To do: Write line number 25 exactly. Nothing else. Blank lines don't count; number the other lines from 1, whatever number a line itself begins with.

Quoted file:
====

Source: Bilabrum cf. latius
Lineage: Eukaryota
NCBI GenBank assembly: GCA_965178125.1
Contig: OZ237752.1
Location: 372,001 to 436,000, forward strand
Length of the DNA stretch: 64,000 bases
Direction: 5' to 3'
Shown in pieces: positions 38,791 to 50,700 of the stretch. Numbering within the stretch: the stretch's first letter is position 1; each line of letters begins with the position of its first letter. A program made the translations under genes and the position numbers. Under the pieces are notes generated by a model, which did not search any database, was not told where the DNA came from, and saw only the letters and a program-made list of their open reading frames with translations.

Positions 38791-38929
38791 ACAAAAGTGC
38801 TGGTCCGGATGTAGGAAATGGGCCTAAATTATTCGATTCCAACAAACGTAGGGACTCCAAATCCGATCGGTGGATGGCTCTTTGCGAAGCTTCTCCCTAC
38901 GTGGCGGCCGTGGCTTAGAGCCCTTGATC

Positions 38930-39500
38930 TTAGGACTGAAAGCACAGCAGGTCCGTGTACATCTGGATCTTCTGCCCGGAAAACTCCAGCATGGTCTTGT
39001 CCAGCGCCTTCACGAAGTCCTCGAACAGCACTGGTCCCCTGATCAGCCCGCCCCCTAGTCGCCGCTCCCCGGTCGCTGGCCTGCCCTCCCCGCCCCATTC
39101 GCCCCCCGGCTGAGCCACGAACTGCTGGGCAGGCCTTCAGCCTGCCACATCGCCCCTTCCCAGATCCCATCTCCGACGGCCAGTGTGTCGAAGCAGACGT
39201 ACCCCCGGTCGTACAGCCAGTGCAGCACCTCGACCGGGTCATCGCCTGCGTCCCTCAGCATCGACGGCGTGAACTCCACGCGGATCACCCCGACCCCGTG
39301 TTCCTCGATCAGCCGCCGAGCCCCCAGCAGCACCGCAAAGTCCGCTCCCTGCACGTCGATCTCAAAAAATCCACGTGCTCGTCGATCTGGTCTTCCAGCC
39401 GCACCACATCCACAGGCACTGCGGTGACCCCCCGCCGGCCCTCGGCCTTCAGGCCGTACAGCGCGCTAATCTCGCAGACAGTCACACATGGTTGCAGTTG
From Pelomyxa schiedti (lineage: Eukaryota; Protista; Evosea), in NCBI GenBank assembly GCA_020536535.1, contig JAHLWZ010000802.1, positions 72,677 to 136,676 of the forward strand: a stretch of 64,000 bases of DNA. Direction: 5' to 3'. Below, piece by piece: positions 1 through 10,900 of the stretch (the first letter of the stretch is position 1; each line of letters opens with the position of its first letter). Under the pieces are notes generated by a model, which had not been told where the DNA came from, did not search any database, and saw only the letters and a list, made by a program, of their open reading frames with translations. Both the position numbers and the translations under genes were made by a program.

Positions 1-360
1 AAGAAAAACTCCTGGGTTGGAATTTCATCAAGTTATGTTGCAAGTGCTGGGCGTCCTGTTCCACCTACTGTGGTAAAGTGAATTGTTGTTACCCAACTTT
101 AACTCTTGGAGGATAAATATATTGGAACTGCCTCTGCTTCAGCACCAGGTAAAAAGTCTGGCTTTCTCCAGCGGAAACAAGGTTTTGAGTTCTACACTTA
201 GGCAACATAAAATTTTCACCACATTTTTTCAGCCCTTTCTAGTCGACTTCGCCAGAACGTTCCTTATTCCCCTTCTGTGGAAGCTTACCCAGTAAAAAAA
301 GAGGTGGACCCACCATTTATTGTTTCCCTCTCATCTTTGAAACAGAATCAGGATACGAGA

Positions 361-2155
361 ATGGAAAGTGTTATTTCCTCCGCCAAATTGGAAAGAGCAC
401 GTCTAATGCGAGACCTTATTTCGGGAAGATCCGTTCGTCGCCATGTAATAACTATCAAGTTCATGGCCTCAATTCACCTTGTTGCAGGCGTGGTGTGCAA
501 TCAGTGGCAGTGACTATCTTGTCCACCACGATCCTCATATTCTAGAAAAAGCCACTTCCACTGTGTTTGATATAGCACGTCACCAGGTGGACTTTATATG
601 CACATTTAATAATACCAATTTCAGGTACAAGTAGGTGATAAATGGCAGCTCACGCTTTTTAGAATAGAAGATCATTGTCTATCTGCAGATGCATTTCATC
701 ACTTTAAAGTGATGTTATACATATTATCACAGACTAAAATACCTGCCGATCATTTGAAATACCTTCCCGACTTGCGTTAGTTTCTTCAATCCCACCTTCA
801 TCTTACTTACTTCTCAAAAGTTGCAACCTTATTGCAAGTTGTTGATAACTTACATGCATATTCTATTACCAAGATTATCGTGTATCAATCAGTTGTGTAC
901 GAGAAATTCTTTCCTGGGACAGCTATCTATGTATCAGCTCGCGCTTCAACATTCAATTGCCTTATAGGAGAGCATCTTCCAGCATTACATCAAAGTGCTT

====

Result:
301 GAGGTGGACCCACCATTTATTGTTTCCCTCTCATCTTTGAAACAGAATCAGGATACGAGA